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AI hunters for your computer intruders

"High walls and bigger moats" are obsolete. Photo: Bill Hinton / Contributor / Getty

Humans are no longer sufficient to police cyber attackers, experts tell Axios, and machines must move in to find them.

Quick take: "High walls and bigger moats" are obsolete in computer security, says Mark Testoni, CEO of NS2, the U.S. arm of German software giant SAP. Instead, people, governments and organizations housing sensitive material on their computers should "presume that intruders are already inside," he tells Axios.

  • We have seen over the last few years that determined attackers can penetrate even agencies with ostensibly the greatest protections, like the U.S. National Security Agency.
  • AI firms, Testoni said, must develop tools to find and isolate intruders presumed to be lying inside sensitive systems, whether active or dormant.

What's next: Geopolitical players — the U.S., Russia, China, North Korea, Iran and Israel, to name a few — are in overdrive developing their cyber capabilities. One of the next frontiers for AI is to develop ways to predict the source and targets of future attacks.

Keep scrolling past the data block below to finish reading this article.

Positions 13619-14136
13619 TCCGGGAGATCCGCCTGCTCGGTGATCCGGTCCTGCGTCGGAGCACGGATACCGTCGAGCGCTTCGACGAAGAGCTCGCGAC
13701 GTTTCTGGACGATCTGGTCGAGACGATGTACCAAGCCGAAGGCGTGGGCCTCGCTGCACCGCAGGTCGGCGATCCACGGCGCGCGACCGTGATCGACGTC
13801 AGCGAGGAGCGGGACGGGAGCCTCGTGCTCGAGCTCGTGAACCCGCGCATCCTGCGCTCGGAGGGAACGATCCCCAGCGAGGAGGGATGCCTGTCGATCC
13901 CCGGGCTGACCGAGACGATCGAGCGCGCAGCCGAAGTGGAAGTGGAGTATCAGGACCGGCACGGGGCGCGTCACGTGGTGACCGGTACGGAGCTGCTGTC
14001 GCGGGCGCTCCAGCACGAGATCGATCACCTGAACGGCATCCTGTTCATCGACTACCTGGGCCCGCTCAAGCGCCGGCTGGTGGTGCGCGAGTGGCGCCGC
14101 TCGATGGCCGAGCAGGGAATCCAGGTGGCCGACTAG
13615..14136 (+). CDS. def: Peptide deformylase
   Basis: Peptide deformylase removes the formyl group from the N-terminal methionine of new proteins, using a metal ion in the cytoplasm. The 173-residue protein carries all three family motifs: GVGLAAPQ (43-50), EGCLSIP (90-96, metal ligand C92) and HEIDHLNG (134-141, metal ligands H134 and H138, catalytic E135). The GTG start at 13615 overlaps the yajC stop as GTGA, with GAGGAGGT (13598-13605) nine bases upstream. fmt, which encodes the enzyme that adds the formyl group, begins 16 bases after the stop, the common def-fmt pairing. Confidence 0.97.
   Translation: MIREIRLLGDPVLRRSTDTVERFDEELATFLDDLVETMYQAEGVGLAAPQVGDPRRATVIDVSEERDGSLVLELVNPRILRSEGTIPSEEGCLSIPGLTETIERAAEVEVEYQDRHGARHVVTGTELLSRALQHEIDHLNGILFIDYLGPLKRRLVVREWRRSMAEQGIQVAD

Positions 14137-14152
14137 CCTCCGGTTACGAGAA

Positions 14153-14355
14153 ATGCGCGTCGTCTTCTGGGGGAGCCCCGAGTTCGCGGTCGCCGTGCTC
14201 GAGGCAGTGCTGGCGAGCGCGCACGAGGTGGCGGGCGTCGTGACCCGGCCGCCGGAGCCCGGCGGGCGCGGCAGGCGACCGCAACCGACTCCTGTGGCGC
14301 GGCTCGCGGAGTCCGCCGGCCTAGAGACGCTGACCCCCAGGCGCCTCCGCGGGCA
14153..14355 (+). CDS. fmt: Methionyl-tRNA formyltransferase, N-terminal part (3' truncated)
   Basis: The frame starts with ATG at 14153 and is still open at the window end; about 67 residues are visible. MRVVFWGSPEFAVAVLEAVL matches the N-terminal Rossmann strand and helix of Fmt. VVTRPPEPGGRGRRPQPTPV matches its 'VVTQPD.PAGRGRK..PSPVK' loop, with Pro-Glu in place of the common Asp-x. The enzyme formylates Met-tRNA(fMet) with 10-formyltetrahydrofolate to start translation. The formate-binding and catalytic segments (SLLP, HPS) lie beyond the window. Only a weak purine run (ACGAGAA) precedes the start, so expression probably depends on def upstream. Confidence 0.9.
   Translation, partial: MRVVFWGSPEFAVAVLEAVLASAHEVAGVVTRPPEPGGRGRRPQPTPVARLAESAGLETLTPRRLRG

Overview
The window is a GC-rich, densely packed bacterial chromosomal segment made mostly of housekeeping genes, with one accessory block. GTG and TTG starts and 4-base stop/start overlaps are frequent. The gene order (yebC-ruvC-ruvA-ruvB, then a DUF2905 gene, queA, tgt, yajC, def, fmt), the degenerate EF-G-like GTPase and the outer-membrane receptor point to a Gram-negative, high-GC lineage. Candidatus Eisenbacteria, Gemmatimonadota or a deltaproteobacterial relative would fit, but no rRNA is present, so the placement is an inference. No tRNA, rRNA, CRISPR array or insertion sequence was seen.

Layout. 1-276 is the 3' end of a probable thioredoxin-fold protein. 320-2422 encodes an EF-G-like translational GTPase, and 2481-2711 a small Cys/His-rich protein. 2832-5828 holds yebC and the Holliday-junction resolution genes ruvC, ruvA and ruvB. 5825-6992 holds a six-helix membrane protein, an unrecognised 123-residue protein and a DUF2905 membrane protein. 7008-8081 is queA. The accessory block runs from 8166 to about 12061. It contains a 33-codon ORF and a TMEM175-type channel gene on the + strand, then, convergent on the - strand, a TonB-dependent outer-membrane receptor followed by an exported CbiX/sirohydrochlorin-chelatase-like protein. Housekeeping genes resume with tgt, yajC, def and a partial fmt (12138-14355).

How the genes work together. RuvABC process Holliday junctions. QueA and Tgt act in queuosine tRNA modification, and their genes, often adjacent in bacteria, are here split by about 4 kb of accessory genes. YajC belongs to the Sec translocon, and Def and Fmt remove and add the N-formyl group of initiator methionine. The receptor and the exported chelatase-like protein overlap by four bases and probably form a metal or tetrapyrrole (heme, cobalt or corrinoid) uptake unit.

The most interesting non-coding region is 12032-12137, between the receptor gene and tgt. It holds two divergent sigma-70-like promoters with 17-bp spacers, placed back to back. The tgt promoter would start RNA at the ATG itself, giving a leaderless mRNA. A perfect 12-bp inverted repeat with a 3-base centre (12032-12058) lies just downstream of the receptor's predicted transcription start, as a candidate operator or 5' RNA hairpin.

Steve LeVine 8 hours ago
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The U.S. suburbs are hot again

The talk around the world is about the rise of the city. But in the U.S., suburbanization is accelerating, according to new Census data released today.

Data: Census Bureau, analysis by Jed Kolko at Indeed.com; Chart: Axios Visuals

What's happening: Since about 2011, the growth of the urban counties of large cities has been sliding. Population growth in their higher-density suburbs has been falling since 2015 as well. But, as you see in the chart above, lower-density suburbs had the highest growth among all places, and exurbs and small towns have also been on the rise, according to an analysis of the data by Jed Kolko, chief economist at Indeed.

Kim Hart 13 hours ago
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Sen. Cortez Masto: Safety is a key component of smart cities

Photo: Chuck Kennedy / Axios

Nevada Sen. Catherine Cortez Masto said safety has to be a key component of new technological advances as they transform U.S. cities.

Why it matters: Citizens' safety is a primary concern as technology marches toward replacing humans in a number of different functions in our cities, such as driving. New attention has been drawn to this this issue by this week's fatal crash involving an autonomous vehicle in Arizona.